17 HMR vs 17 WSM
Ballistics Performance Comparison of 17 HMR vs 17 WSM Cartridges
The .17 HMR (Hornady Magnum Rimfire) and the .17 WSM (Winchester Super Magnum) are both smaller varmint hunting cartridges for shooters working small distances and backyard game. The .17 WSM is a newer addition to the market, and you might be wondering whether it can really stack up against more established cartridges like the .17 HMR. While the .17 WSM does have some ballistic advantages, it’s still a new cartridge with limited options in the marketplace.
The following ballistics tables show a side by side comparison of the 17 HMR vs 17 WSM based on bullet weight and performance metrics including velocity, energy, usage and recoil.
17 HMR 17 gr vs 17 WSM .20 gr Cartridge Comparison Table.
|17 HMR||17 WSM|
|Bullet Velocity (Muzzle)||2,550 ft/s||3,000 ft/s|
|Bullet Velocity @ 100 yds||1,902 ft/s||2,504 ft/s|
|Bullet Velocity @ 200 yds||1,379 ft/s||2058 ft/s|
|Bullet Energy (Muzzle)||245 ft⋅lb||400 ft⋅lb|
|Bullet Energy @ 100 yds||137 ft⋅lb||278 ft⋅lb|
|Bullet Energy @ 200 yds||72 ft⋅lb||188 ft⋅lb|
|Hunting Usage @ 0 yds||Not recommended||Small Game|
|Hunting Usage @ 100 yds||Not recommended||Small Game|
|Hunting Usage @ 200 yds||Not recommended||Not recommended|
|*Cartridge ballistics, usage and recoil figures taken from Sportsman's Warehouse rifle ballistics and rifle recoil tables. Recoil score based on weighted average of recoil energy and recoil velocity normalized between 1 and 10.|
Velocity is an important factor in understanding the difference between bullets, and many shooters enjoy the small rimfire cartridges precisely for their high velocities. The .17 HMR is often known for its high velocity, but the .17 WSM offers an even faster small bullet. Right out of the muzzle, we can see that the .17 WSM is flying 450 ft/s faster than the .17 HMR. At 100 yards, this advantage has grown to 602 ft/s. At 200 yards (as we near the end of these calibers’ effective ranges), the .17 WSM is moving 679 ft/s faster than the .17 HMR.
If you’re going to be targeting predators like coyotes as well as smaller varmints like squirrels, the increased energy of the .17 WSM is a very important factor. This makes the difference between frustrating an animal and alerting it to your presence, or actually taking it in a clean, ethical kill. We can see that the .17 WSM offers quite a bit more energy than the .17 HMR. Out of the muzzle, the .17 WSM has an extra 155 ft-lbs of energy over the .17 HMR. This means that the .17 WSM can work as an effective coyote gun, but the .17 HMR just doesn’t have the stopping power necessary in most scenarios.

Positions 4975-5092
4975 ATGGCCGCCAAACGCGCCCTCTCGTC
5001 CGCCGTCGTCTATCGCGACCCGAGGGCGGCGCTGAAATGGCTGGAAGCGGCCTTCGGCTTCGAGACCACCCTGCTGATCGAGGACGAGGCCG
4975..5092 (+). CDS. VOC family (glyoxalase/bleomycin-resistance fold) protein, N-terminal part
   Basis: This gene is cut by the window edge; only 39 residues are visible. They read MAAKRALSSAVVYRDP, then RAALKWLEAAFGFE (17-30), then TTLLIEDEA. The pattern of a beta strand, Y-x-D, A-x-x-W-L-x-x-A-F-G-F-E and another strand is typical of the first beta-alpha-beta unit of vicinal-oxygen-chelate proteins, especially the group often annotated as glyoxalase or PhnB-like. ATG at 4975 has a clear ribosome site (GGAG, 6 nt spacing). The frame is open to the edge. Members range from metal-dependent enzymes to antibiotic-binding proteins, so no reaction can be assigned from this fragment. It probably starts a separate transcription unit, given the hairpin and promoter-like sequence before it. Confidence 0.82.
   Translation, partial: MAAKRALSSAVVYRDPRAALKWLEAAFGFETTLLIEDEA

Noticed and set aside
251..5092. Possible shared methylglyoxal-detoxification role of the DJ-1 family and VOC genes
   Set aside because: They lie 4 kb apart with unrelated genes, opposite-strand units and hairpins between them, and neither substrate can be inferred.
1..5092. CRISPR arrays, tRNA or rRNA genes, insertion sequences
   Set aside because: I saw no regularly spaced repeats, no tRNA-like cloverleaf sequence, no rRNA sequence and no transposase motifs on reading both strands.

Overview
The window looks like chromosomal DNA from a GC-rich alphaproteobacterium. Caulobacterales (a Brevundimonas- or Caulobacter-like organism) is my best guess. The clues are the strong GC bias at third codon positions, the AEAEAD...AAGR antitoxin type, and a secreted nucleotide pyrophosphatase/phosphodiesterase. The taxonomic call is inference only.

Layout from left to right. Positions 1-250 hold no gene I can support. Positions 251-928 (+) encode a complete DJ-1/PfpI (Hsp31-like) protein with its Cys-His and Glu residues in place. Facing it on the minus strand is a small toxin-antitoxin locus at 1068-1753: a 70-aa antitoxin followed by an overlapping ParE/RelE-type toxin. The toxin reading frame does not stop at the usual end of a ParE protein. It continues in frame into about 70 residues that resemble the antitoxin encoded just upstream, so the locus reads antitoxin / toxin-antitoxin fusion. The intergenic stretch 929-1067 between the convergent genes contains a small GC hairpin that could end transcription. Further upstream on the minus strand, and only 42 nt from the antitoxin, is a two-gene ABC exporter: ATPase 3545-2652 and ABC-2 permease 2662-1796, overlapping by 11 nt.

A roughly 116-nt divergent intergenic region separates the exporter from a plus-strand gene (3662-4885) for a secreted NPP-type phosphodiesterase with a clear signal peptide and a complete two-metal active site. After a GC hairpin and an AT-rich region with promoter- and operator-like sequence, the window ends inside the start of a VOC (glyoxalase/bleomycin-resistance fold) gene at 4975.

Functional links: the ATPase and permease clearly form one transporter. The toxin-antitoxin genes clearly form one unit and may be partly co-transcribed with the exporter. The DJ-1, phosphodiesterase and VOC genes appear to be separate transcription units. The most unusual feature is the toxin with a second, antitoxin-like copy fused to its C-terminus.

A caliber’s ability to shoot flat deeply impacts your ability to hit a target well. If you’ll be shooting in windy conditions, it is crucial to understand wind drift, which measures how a bullet will fly in the face of a 10mph crosswind. Here, the .17 WSM has the advantage: at 100 yards, this crosswind will cause it to drift just 1.6”, while the .17 HMR can be expected to drift 3.1” at 100 yards. The .17 WSM will also not drift more than 3” over 205 yards, while it will only take 186 yards for the .17 HMR to drift 3” or more.
Both of these calibers have an extremely light recoil thanks to their light bullet weights. Virtually any shooter, even one who is particularly anxious about recoil or new to shooting, will probably be able to handle this level of recoil. You may encounter just a bit more with the .17 WSM because it’s shooting heavier bullets at a greater energy. However, the recoil on both is so slight that it’s unlikely this difference is big enough to be a real factor in deciding between these cartridges.
Both calibers are light rounds meant for short ranges. However, the .17 HMR fragments on impact due to its similarities to powder-actuated nail gun charges, and therefore does not have the deep penetration required for anything larger than a backyard pest with a thin skin. If you want something that can handle these pests and up to predator-sized game like coyotes, the .17 WSM is going to be a better bet.
If you are concerned with projectile options, the .17 HMR has a wider variety of bullet weights and designs for different tasks. On the other end of the spectrum, the .17 WSM has fewer available weights and designs, but more specialized projectiles.
Price & Availability
The .17 WSM has cases made from nail blanks. This means that even though they’re newer to the market, we’re still seeing a similar cost between them and the .17 HMR. However, availability is certainly an issue with the .17 WSM. Because it’s so new to the market, it is only supplied by a select few manufacturers, and you’ll have a handful of rifles to choose from. The .17 HMR is more widely available, and you’ll have a better rifle selection as well.
Both of these calibers are quite small, and in fact share the same bullet diameter of .172” (as you might be able to guess from them both beginning with .17). They are highly comparable in size, with the .17 HMR having an overall length of 1.349” and the .17 WSM having an overall length of 1.440”. The .17 WSM is slightly larger, as it additionally has a base diameter of .269” compared to the .17 HMR’s base diameter of .238”.
Which Caliber is Best?
Both of these calibers will fly fast inside of 150-200 yards. If you’re planning on plinking or target shooting, the easier access to the .17 HMR might be a great reason to opt for that more established cartridge. However, if you plan to actually use this rifle for pest control and want to be able to get bigger than a ground hog, you’ll need the extra power and heavier bullets of the .17 WSM.
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